As I mentioned before, during July most our our programs and events at PCC have been very scaled back. There are two reasons for doing this. First, we want to give as many as possible of our dedicated volunteers some time off. Their service to the church and to the community all year is awesome, and this is a tiny way to thank them. The other reason is to give families and friends just a little extra time together. Most of us tend to be very busy… too busy if we’re honest. The hope is that we can all slow down in July.
Today I got an email from Scott with a link to an article about telling stories to your family. Maybe it’s a bit of a stretch, but the article reminded me about our July break at PCC and how “ministry” doesn’t and shouldn’t stop just ’cause things have slowed down on Sunday mornings.
My adventure into personal storytelling began with a question from my eldest son: “Mom, did you ever do anything wrong when you were a kid?” It had been a rough morning when eight-year-old Joshua popped that question. Though simple, it caught me off guard.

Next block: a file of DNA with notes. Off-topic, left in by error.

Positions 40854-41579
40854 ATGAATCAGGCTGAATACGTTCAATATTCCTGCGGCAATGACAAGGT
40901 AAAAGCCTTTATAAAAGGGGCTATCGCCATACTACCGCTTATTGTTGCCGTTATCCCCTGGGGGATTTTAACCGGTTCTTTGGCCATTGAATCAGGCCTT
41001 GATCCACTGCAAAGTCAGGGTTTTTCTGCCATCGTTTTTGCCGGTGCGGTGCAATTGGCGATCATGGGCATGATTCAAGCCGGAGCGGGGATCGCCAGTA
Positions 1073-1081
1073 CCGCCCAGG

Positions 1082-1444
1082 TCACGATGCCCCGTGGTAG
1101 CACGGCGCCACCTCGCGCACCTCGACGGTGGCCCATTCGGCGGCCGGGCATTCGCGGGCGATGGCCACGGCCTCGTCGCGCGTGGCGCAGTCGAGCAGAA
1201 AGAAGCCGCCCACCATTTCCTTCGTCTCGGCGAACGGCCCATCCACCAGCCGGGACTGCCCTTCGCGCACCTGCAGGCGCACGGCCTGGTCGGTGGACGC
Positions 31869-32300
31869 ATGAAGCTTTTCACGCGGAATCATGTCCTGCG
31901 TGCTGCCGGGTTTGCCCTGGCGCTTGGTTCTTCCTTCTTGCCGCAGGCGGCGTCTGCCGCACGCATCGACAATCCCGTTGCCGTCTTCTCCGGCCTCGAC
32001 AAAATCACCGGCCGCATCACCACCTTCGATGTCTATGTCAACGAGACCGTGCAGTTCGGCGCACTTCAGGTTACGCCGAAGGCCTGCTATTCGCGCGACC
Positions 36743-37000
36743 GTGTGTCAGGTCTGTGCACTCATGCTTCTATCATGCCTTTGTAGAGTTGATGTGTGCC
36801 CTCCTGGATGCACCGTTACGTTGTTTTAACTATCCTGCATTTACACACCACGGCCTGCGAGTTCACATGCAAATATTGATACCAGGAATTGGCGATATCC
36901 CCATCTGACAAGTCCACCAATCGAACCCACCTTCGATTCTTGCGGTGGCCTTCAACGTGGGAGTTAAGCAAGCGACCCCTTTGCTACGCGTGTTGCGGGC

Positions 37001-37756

“Of course,” I stammered. “Haven’t you heard the stories?”
Joshua looked at me with surprise and shook his head.
I dove into my memory bank, picked a good one, and shared it with him on the spot. In no time at all, Josh was off running through the house. “Do you guys know Mommy cut off all her hair when she was three years old?”
Personal stories are fun, free, and with a little forethought, easy to add to our overloaded lives. Every day is full of stories. News channels funnel the world’s top headlines into our living rooms. Radio stations keep us up to date on local events. The Internet feeds us its daily portion of news-making trivia. Unfortunately, this bombardment allows us to devalue and neglect both our stories and those of the ones we love.
You can find the rest of Brenda Jank’s article here.